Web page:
Fall is coming and along with it the long delayed Global Economic / Financial Collapse; this is a near certainty that we will not get through this year without a major Global Economic catastrophe, greater than 2008's Lehman Brothers collapse.
Reuters: QE3 no silver bullet for markets
(Reuters) - Friday's jobs report that showed hiring in the United States unexpectedly ground to a halt in August is increasing speculation the U.S. Federal Reserve will move to stimulate the economy. But will it help stocks?
Fed action -- if it happens -- is no longer viewed as the elixir for the stock market it once was.
Wall Street tumbled over 2 percent on Friday as investors fretted more about the economic outlook rather than looking ahead to another round of Fed bond buying.
Next week, the question of whether the Fed will step up to the plate with another round of quantitative easing will take center stage with a highly anticipated speech from President Barack Obama. That could make for another volatile week.
This time last year, anticipation of a second round of quantitative easing, or QE2, sparked an almost uninterrupted rally that lifted the S&P 500 around 30 percent from August to May.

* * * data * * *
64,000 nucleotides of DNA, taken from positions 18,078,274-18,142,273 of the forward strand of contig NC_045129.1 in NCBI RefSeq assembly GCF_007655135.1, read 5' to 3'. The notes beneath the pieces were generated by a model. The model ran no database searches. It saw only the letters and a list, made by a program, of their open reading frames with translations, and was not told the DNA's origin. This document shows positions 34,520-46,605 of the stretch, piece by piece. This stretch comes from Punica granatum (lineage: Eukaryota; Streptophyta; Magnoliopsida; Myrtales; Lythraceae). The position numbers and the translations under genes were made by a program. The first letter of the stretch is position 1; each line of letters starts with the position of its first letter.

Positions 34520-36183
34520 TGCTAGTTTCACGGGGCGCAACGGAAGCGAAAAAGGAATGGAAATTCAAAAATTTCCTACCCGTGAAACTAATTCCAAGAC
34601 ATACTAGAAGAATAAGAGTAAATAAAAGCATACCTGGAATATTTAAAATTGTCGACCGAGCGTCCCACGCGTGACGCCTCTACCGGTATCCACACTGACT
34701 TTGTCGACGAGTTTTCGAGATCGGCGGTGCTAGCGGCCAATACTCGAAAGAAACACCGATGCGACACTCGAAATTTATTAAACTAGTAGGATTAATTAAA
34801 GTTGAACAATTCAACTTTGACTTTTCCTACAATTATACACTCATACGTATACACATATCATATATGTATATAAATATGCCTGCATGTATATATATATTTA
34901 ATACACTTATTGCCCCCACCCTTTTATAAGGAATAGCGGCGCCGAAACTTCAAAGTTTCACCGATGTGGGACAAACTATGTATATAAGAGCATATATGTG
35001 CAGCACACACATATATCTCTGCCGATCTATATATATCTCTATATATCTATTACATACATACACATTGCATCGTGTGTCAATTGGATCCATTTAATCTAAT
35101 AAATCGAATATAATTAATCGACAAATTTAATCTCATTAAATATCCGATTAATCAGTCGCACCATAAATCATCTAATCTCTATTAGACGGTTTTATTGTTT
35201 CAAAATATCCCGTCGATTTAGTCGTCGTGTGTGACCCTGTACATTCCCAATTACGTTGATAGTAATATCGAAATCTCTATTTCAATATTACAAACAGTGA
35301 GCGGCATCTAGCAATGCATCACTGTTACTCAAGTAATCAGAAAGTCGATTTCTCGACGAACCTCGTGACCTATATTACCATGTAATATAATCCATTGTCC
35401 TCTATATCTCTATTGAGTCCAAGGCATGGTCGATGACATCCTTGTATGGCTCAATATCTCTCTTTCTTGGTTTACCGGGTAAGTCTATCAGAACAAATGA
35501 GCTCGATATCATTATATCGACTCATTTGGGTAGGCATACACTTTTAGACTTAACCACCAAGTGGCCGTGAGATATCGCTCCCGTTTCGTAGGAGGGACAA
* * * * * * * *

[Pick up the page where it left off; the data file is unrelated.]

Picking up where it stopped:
What a difference a year makes. Confidence in policy makers is sapping away as the economy languishes, the United States grapples with the loss of its top-notch credit rating, and the European Union seems to be coming undone at the seams.
Wall Street sees an 80 percent chance the Federal Reserve will intervene in the bond market to lower long-term interest rates, according to a Reuters poll on Friday.
But Friday's action in the stock market signaled that equity investors do not see that prospect as silver bullet for their woes. The broad-based S&P 500 index fell 2.5 percent on the day.
"This downdraft is based on sentiment and that has to be turned around," said Brian Battle, vice president of trading at Performance Trust Capital Partners in Chicago. "I think we're in for a longer trend of either malaise or just a down channel."
That means traders and investors who were hoping for a return to normalcy after extreme volatility in August may have to wait a little longer.
Obama is due to address a joint session of Congress on Thursday to lay out plans to create jobs, boost economic growth and lower the deficit.
He faces an uphill struggle when it come to reassuring investors, who fault the lack of consensus in Washington. Heading into an election year, the disharmony is not likely to get better any time soon.